ISLAMABAD: The government is planning to increase regulatory duties on hundreds of products from existing two per cent to 3pc in order to discourage imports of non-essential commodities as part of the move to control the widening current account deficit, according to the revenue proposal plan available with GlobalTimes.pk.
The plan aims to build on and continue regulatory duties imposed by the previous government on imports of almost 1,900 items.
On top of that, the government is also evaluating a revenue plan to impose duty on import of new items and withdrawal of exemptions on certain sectors from the next budget to raise additional revenue.
According to the customs’ revenue plan and senior officers of the Federal Board of Revenue (FBR), the proposed revenue measures will be considered and finalised in the next few weeks.
Under the plan, customs duty of five per cent will be imposed on import of Liquefied Natural Gas (LNG) in the next budget which is expected to increase FBR revenues by Rs100 billion. The government is already charging 12pc sales tax on LNG.
Moreover, another 3pc regulatory duty is being considered on import of petroleum products. The FBR is expecting around Rs40bn in revenue from for the customs department in the FY2020.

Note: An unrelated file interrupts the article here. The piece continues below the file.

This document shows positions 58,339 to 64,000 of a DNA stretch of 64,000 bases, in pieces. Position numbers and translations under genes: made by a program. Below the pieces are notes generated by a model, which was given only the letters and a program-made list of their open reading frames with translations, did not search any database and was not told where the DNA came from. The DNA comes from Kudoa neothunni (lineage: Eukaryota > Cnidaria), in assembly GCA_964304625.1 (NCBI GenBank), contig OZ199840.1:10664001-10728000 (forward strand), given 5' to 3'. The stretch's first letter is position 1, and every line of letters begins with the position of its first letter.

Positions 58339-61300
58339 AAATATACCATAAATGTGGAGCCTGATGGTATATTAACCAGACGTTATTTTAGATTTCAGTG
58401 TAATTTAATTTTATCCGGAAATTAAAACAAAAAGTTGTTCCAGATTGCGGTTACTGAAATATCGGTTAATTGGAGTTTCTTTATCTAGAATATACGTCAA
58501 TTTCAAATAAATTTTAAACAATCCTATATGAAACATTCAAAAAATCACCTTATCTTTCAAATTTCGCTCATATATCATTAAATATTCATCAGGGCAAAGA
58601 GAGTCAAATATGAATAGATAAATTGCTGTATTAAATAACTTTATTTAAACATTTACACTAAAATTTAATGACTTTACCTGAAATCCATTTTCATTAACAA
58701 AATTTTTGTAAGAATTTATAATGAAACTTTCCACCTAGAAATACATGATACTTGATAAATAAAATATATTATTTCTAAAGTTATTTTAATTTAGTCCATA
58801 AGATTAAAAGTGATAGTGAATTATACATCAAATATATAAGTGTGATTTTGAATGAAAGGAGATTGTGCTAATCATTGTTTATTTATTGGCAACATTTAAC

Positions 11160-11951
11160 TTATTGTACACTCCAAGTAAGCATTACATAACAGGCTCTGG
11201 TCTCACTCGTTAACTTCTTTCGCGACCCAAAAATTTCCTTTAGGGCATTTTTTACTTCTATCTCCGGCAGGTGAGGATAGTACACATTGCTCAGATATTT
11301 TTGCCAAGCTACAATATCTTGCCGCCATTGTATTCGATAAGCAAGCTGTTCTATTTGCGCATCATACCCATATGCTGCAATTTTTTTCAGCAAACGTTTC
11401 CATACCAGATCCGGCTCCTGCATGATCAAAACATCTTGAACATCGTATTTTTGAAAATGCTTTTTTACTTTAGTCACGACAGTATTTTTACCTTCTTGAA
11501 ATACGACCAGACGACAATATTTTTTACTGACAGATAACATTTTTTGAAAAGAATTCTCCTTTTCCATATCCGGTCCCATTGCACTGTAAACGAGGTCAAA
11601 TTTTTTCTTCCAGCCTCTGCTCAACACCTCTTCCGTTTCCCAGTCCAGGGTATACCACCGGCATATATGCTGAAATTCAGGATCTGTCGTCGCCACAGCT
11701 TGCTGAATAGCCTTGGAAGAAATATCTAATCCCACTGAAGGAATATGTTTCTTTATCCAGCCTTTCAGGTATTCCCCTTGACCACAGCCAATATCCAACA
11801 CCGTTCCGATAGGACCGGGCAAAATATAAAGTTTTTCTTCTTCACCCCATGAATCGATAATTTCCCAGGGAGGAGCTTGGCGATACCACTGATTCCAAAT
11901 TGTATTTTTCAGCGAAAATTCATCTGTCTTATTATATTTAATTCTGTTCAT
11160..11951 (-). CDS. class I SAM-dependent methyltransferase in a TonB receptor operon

The plan also proposes to increase additional customs duty rate to 3pc from existing 2pc on tariff lines currently subject to 3pc and 11pc normal customs duty.
For items falling under 16pc slab, the plan proposes to double the additional customs duty rate from 2pc to 4pc and for items with duty slab of 20pc, the government plans to raise the additional customs duty rate to 5pc from existing 2pc.
The government is also working on gradually phasing out the 5th Schedule of the Customs Act, which deals with items that are eligible for zero rating or reduced customs duty rate.
The proposal seeks to withdraw concessions on several hundred items placed in the Part 1 of the schedule in the year 2019-20 to generate additional tax revenue of 25bn in 2019-20. Similarly, it was also suggested to phase out remaining exemptions in the next few years.
According to the customs’ revenue plan, the government is also working on rescinding SRO565 of 2006 which will help increase FBR revenue by Rs18bn in FY20.
Moreover, an amendment has also been proposed to terminate certain exemptions of customs duty to raise around Rs7bn in revenue in the fiscal year.
Furthermore, the plan also proposes to rescind SRO655 of 2006 which is expected to generate Rs6bn in FY20.
The previous government had resorted to regulatory duties to help discourage imports and raise revenues amid widening fiscal and current account deficits.
The 1,900 items, on which these duties were implemented, included spare parts, components and materials being used by domestic producers and the repairers of electronics, refrigerators, televisions and air conditioners too.
The measure subsequently led to an increase in the retail prices of home appliance and electronics.